Analysts said Mr. Basuki could not recover from the damage of Islamic groups using religion as a political weapon, despite a decades-old government regulation banning such tactics.



Some local mosques posted banners saying it was forbidden for Muslims to vote for a non-Muslim candidate.



That sort of thing isn't confined to Indonesia:

Is it true that Islam is uniquely unreceptive to religious freedom? Comparative political science can offer some helpful perspective. An aggregate, satellite view does indeed show a dearth of religious freedom in Islam. A comparison between the world’s 47 or so Muslim-majority countries and the rest of the world – derived from measurements developed by sociologists Brian Grim and Roger Finke and undergirding the Pew Forum’s rankings on religious freedom – shows that Islam clearly has considerably lower levels of religious freedom than the rest of the world and Christian-majority countries. In their 2011 book published on the same data – “The Price of Religious Freedom Denied: Religious Persecution and Conflict in the Twenty-First Century” – Grim and Finke show that 78 percent of Muslim-majority countries have high levels of government restrictions on religious freedom, compared with 43 percent of all other countries and 10 percent of Christian countries.

Hey Skipper said...

From above:

[Hey Skipper:] Which is more enlightened, Islam in 1200, or Islam in 2017?

[Clovis:] Islam in 2017 is clearly more enlightened than in 1200.

In 1200, following the Quran, Jews and Christians had to pay some extra fee to stay around. Nowadays, that's not the norm. You may argue many of those societies are sill partying like it is the XIX century - but it would be quite a stretch to say they are worse than XIII century.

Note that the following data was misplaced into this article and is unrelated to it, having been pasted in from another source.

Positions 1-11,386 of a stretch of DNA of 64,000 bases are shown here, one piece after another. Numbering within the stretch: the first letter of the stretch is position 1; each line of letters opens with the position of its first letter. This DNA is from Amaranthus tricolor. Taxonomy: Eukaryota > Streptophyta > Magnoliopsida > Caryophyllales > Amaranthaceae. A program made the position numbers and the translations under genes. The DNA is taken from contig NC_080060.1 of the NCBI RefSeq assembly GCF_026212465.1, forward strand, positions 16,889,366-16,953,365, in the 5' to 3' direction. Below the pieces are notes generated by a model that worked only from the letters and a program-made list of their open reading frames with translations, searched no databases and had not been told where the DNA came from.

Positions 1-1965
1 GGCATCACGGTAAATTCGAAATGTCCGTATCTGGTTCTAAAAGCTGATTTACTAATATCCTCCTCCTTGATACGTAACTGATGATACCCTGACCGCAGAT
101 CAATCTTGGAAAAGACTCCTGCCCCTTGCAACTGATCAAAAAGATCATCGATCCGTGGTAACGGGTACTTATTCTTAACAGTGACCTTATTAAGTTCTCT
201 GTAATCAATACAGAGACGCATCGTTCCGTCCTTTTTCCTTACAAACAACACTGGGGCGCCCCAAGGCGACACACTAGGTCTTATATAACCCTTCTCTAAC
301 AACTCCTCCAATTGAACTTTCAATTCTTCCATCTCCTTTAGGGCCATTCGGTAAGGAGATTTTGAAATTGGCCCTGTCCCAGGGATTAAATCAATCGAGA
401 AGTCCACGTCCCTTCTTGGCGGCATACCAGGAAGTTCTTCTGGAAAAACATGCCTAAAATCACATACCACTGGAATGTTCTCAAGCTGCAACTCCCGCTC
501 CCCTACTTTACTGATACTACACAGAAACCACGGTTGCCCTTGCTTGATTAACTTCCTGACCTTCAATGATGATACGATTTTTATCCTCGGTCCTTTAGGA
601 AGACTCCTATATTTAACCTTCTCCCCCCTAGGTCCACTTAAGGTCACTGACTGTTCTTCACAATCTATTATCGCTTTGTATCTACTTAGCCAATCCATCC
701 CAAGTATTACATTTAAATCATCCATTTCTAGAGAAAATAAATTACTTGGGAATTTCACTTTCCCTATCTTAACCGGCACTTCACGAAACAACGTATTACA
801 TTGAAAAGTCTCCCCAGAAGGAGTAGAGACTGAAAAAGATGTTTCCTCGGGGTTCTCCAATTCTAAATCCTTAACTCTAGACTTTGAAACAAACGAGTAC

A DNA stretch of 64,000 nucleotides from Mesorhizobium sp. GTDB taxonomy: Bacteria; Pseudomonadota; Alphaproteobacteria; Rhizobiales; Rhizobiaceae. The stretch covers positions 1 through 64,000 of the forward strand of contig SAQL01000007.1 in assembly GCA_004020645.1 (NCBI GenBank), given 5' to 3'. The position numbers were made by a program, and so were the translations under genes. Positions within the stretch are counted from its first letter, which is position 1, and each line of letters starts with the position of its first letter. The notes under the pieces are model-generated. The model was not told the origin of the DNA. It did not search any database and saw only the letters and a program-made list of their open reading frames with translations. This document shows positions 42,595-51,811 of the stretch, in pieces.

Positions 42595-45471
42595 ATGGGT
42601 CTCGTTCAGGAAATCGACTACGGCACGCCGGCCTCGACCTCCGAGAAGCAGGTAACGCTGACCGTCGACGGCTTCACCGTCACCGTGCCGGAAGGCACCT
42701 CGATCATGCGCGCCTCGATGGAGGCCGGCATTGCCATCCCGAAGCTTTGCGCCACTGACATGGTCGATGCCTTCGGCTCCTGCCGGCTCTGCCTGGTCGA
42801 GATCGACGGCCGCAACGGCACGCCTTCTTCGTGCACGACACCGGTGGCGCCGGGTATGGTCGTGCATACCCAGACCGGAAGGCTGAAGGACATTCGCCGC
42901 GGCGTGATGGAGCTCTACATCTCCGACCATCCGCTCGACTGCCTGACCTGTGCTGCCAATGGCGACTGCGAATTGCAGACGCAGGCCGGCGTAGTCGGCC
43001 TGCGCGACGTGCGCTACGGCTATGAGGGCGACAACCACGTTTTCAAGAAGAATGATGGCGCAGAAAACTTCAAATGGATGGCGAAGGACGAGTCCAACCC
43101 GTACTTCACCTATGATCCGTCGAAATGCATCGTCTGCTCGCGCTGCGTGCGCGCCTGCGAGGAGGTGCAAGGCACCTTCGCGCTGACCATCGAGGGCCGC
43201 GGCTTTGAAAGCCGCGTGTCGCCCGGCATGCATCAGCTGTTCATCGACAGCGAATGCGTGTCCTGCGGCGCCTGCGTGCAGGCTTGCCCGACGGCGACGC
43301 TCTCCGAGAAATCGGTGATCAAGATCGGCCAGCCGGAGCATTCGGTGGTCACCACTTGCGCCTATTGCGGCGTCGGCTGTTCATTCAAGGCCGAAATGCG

I used the term Islam on purpose. Islam is no more tolerant now than it was in the 13th century — by definition. That many Muslims are far more tolerant now says nothing about the religion itself.

Unfortunately, reality keeps intruding. Remember the Danish Mohammed cartoons? The frenzy that arose from them made one thing clear: a great many Muslims feel they are entitled to impose the diktats of their religion upon non-believers.

Restriction of new churches in a country (and then in a city) is your example. There are a few countries - and cities - placing restrictions on mosques/minarets in Europe too - was my response. Exact same kind and degree of the topic at hand -- not a larger topic of which *you* (not me) are taking any other moral stances into consideration.

No, it isn't nearly the same in kind or degree. The only restriction on mosques I know of is Switzerland prohibiting minarets — that is scarcely the same as prohibiting churches. Muslims in Europe or the US face virtually no constraints; indeed, if you were to pile up all the constraints Muslims face in Christian countries, I doubt they would amount to the constraints Christians face in one majority Muslim country.

Never mind Jews.

Finally, it is also worth noting that Muslims have created no-go zones in Europe. Are believers in any other religion anywhere doing anything even remotely like that?